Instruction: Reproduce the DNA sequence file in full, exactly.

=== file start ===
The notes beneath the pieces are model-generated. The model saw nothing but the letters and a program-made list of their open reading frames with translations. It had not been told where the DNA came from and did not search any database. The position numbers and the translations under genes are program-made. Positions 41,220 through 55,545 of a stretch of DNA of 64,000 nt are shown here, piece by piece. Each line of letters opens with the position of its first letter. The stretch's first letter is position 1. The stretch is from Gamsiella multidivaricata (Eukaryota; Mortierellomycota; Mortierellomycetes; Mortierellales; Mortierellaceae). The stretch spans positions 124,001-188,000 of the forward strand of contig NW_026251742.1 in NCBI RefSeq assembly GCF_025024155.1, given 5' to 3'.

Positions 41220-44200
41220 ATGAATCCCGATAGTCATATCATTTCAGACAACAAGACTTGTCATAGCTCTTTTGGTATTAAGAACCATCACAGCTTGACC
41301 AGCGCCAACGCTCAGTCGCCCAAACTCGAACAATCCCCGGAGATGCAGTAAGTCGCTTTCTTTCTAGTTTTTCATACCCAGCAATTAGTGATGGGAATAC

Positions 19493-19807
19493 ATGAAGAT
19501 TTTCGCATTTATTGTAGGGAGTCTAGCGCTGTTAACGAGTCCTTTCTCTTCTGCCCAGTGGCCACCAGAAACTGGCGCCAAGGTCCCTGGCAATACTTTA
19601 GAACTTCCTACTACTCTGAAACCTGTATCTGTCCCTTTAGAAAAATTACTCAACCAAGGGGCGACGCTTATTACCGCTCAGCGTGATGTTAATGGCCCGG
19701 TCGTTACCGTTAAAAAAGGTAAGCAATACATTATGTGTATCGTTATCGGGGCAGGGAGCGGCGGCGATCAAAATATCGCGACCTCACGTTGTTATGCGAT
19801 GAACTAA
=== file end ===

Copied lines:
The notes beneath the pieces are model-generated. The model saw nothing but the letters and a program-made list of their open reading frames with translations. It had not been told where the DNA came from and did not search any database. The position numbers and the translations under genes are program-made. Positions 41,220 through 55,545 of a stretch of DNA of 64,000 nt are shown here, piece by piece. Each line of letters opens with the position of its first letter. The stretch's first letter is position 1. The stretch is from Gamsiella multidivaricata (Eukaryota; Mortierellomycota; Mortierellomycetes; Mortierellales; Mortierellaceae). The stretch spans positions 124,001-188,000 of the forward strand of contig NW_026251742.1 in NCBI RefSeq assembly GCF_025024155.1, given 5' to 3'.

Positions 41220-44200
41220 ATGAATCCCGATAGTCATATCATTTCAGACAACAAGACTTGTCATAGCTCTTTTGGTATTAAGAACCATCACAGCTTGACC
41301 AGCGCCAACGCTCAGTCGCCCAAACTCGAACAATCCCCGGAGATGCAGTAAGTCGCTTTCTTTCTAGTTTTTCATACCCAGCAATTAGTGATGGGAATAC

Positions 19493-19807
19493 ATGAAGAT
19501 TTTCGCATTTATTGTAGGGAGTCTAGCGCTGTTAACGAGTCCTTTCTCTTCTGCCCAGTGGCCACCAGAAACTGGCGCCAAGGTCCCTGGCAATACTTTA
19601 GAACTTCCTACTACTCTGAAACCTGTATCTGTCCCTTTAGAAAAATTACTCAACCAAGGGGCGACGCTTATTACCGCTCAGCGTGATGTTAATGGCCCGG
19701 TCGTTACCGTTAAAAAAGGTAAGCAATACATTATGTGTATCGTTATCGGGGCAGGGAGCGGCGGCGATCAAAATATCGCGACCTCACGTTGTTATGCGAT
19801 GAACTAA